The Seven Editorial Roles

Freelance book editor roles and services vary widely, depending on an author’s needs and the skills of the editor. Some editors only focus on grammar and spelling, whereas others go deep into a manuscript (ms.) and help shape the major elements as well as organization. And then some editors do it all!

Whether done by many different editors or just one editor, these are the seven possible roles freelance book editors get involved in.


Role 1: Beta Reader

This is an early stage of the editorial process that some authors seek, mostly for genre fiction, that gives the writer a reader’s impression in broad strokes (liked it, didn’t like it, etc.). The role of the beta reader is similar to that of book reviewer: they provide feedback, but not direction. Many writers use friends, family, and a writing group for beta readers, but others hire out for this service to ensure a knowledgeable critique performed on time.

Corresponding editor profile: Bookworm 

Role 2: Manuscript Assessor

A manuscript assessment (also called manuscript evaluation, editorial critique, or manuscript critique) is often done when an editor first receives a manuscript (ms.). An editor carefully reads a ms. and writes an in-depth feedback letter for the author to use in further development. This covers the global elements in the ms., including suggestions for making changes in chapter organization, chapter contents, overall flow, and other “big picture” issues. For fiction, this involves the book’s structure, plot, voice, style, characterization, dialogue, and ending, among others. Such an assessment will also help editor and author to determine the next step for the ms., whether it’s developmental editing, line editing, or a broader approach involving the skills of a book/writing coach.

Corresponding editor profiles: Bookworm, Teacher

Role 3: Book/Writing Coach

Editors act in this role when a manuscript assessment reveals that an author needs ongoing support to go from initial idea to fully developed first draft of a ms. After the coach guides the author to complete a full book, the ms. still needs to undergo the full editorial process. This is most commonly needed in nonfiction genres, particularly when authors haven’t studied writing before. Initial material provided can be a collection of blogs, articles, and early sketches.

Corresponding editor profile: Teacher

Role 4: Developmental Editor

The developmental editor (also called content editor) comes in for work on a ms. that has not yet been fully developed. It is different from the manuscript assessment: Think of a manuscript assessment as a 5K run and developmental editing as a marathon. Not only does the editor write a detailed report (five to ten pages), but he or she also goes into the text to provide page-by-page commentary. The developmental editor deletes or inserts words and sentences, asks probing questions, makes suggestions, moves pieces around, or simply says, “Great job here.” Developmental editors might rewrite passages, transitions, dialogue, and so on, as examples of how the author could improve the book.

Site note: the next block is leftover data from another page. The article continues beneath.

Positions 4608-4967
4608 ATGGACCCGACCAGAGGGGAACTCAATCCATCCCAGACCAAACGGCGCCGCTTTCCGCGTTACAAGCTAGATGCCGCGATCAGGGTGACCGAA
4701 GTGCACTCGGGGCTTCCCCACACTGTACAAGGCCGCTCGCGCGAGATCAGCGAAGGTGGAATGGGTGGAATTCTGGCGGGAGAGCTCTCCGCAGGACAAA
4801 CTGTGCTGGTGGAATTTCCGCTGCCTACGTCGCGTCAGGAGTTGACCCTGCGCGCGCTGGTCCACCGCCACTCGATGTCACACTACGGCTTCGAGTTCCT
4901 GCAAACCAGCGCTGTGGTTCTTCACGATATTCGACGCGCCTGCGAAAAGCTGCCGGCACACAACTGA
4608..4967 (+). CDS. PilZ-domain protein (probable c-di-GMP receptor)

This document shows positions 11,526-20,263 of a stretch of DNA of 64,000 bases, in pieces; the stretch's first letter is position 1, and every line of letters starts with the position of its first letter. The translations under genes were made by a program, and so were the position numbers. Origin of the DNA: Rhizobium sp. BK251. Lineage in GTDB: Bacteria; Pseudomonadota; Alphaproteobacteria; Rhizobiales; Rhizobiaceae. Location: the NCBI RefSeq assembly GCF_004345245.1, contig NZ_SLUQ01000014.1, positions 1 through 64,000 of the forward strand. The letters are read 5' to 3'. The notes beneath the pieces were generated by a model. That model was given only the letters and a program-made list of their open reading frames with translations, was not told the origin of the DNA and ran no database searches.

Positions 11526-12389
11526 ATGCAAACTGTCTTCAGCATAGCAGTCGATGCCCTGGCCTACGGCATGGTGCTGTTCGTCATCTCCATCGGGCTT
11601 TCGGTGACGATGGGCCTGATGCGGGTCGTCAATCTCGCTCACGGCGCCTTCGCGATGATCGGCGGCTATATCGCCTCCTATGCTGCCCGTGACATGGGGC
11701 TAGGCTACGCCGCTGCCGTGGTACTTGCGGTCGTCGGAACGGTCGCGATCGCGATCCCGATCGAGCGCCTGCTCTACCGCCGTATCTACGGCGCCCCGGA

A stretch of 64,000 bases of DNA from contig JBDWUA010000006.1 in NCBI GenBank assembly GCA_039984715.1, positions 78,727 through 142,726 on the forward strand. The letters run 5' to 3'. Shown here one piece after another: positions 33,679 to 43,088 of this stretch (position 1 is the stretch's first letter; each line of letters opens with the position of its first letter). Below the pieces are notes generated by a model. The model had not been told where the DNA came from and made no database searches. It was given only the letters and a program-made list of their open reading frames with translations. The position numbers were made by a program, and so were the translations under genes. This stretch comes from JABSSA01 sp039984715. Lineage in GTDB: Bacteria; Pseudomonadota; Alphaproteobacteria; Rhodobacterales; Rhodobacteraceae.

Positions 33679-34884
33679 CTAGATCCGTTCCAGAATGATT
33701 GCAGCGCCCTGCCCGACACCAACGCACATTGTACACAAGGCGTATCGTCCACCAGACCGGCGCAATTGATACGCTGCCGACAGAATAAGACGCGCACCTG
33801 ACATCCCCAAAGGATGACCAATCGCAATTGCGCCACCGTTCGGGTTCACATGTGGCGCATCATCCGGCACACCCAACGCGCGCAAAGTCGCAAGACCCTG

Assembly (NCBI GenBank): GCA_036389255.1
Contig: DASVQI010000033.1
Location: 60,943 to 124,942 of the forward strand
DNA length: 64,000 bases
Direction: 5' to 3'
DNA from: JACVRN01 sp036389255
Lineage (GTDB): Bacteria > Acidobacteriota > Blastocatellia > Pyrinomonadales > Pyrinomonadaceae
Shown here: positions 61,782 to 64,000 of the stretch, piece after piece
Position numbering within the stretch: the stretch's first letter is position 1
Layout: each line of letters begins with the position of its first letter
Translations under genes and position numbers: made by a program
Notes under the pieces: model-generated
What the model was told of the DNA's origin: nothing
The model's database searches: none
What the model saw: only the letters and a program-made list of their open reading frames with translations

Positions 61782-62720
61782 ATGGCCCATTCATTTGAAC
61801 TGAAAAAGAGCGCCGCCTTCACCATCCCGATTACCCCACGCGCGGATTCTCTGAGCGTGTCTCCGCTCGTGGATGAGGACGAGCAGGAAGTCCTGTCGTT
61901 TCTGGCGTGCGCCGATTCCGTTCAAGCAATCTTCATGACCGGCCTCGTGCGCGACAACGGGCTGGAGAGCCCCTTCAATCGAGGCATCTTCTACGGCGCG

Corresponding editor profile: Teacher

Role 5 : Line Editor

A line editor comes in after developmental editing and involves an editor looking at every sentence in a ms. to determine if it belongs, reads well, and is correct. The primary focus is on making words and sentences clear in meaning and eliminating inconsistencies. Line editors suggest ways the author can revise a word, sentence, or paragraph. Some common problems an editor might find are awkward sentence constructions, point-of-view issues (especially in fiction and memoirs), overused or redundant words and phrases, inconsistent verb tenses, and purple prose. Some editors refer to developmental editing in conjunction with line editing as a substantive edit.

Corresponding editor profile: Teacher, Grammar Guru

Role 6: Copyeditor

A copyeditor does their work after line editing and focuses on the mechanical aspects of writing, addressing grammar, spelling (some tricky hyphenated words especially!), and punctuation. When a book is being published by a publisher, this stage is usually done by the publisher through a freelancer. For self-published books, an independent freelancer often handles the job. Content consistency is also addressed (Are Jane’s eyes blue or green?), as well as factual information (How many islands are there in the state of Hawaii?).

Copyeditors are often tasked with fact checking the manuscript carefully or flagging questions for the author. Copyeditors use various style manuals, such as The Chicago Manual of Style (Chicago) for popular trade books. The major difference between copyediting and line editing is the depth of the work: whereas line edits address the manuscript’s style, voice, and other deeper questions, the copyeditor is instructed not to fix or improve style or any elements of craft but ensure the ms. adheres to Chicago and the style sheet.

Corresponding editor profile: Grammar Guru, Detail Lover

Role 7: Proofreader

A proofreader comes in at the final stage of the editorial process. Their work is done after a book has been copyedited, formatted in a book design program, and typeset for publication. Proofreaders give the typeset text a final line-by-line scan to catch unsightly errors, formatting issues such as bad breaks, extra or missing paragraph returns, missing page numbers, and more.

The proofreader also compares the copyedited manuscript to the laid-out proofs to ensure the copyeditor’s edits were carried over and that the copyeditor didn’t miss any necessary edits. Traditional publishers use freelancers for this stage, and self-published authors hire freelancers directly (or some self-publishing companies provide this service as part of the publishing package authors pay for).

Corresponding editor profile: Grammar Guru, Detail Lover

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